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About Akabane

  • Birthday 05/16/1988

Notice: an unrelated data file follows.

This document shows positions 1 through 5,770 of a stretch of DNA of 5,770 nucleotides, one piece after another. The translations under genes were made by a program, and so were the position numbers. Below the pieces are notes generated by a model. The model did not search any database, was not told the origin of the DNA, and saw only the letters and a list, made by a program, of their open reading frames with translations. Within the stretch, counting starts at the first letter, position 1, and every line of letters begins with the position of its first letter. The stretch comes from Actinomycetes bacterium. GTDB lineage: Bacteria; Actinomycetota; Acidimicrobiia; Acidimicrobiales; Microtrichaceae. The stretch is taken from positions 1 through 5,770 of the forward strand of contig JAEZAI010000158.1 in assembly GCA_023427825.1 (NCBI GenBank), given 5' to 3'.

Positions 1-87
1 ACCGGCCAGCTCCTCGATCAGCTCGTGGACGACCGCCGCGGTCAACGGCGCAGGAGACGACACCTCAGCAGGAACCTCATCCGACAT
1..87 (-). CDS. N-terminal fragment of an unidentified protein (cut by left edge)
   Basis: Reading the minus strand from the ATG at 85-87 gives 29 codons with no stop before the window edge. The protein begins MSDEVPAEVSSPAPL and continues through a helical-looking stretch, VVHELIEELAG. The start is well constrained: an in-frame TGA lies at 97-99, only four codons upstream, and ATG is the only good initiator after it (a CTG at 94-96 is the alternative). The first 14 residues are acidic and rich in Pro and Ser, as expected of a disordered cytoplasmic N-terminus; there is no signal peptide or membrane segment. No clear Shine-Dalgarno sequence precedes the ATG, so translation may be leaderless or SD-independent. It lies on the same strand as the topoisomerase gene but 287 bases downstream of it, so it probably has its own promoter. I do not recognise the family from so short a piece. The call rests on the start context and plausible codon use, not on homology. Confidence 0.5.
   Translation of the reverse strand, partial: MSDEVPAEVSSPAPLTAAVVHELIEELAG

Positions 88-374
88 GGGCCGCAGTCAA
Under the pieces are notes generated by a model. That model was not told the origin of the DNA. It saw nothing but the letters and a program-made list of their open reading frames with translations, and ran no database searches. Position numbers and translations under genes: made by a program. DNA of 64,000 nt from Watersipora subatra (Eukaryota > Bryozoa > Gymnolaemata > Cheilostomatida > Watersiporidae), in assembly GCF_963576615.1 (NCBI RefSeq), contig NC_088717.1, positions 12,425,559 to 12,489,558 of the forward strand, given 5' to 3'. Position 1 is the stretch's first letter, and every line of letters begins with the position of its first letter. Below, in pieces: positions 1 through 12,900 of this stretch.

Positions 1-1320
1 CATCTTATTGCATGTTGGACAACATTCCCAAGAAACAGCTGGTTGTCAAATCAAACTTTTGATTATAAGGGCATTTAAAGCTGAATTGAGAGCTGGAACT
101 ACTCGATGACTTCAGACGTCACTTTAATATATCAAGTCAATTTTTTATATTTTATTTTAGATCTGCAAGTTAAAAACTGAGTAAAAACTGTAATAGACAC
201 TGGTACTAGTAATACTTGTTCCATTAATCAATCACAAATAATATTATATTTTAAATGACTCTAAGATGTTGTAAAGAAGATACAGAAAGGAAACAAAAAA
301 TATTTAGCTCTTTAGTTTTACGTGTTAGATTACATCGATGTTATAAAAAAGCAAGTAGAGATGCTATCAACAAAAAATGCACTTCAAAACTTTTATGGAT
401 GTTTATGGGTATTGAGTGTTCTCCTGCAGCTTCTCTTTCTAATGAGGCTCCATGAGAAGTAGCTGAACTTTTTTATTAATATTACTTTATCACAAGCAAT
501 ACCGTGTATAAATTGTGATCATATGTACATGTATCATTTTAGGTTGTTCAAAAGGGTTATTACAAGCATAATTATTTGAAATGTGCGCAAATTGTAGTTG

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  1. I guess more than a problem with wrangling points into a pop network (which you are doing, and checking wheter a pt is in a group is a bool so is only 1/0 - Yes/No), the problem with the smooth transition would be in my opinion that your points are going from a state of stop to one of full pop control. So they might look like they "snap" where they have to be (as you said, 1 frame transition). two ways I can think to build a workaround: 1-Use the good old blendshapes. If you're merging a fixed number of points into the pop stream, you can match them by $ID and blend between them with your desired transition length via keyframes or expression/vops (ie: fit($FF, 15,30 , 0, 1) on the blend node for example which will remap the frames 15->30 to be value from 0->1) - The problem I can see with this is that the particles will move linearly towards their desired output position, but then again, being the blended points animated via pop, the effect might work just fine, and it's by far the easiest solution. 2-Do a pcCloud lookup in a popvop and start averaging the velocity of newly added points into the sim during the amount of frame you want. Just be aware of the fact that sometimes pop forces add speed and not velocity so yeah just be careful if you have unwanted results Of course those are my 2 cents and with a scene included it would be easier to help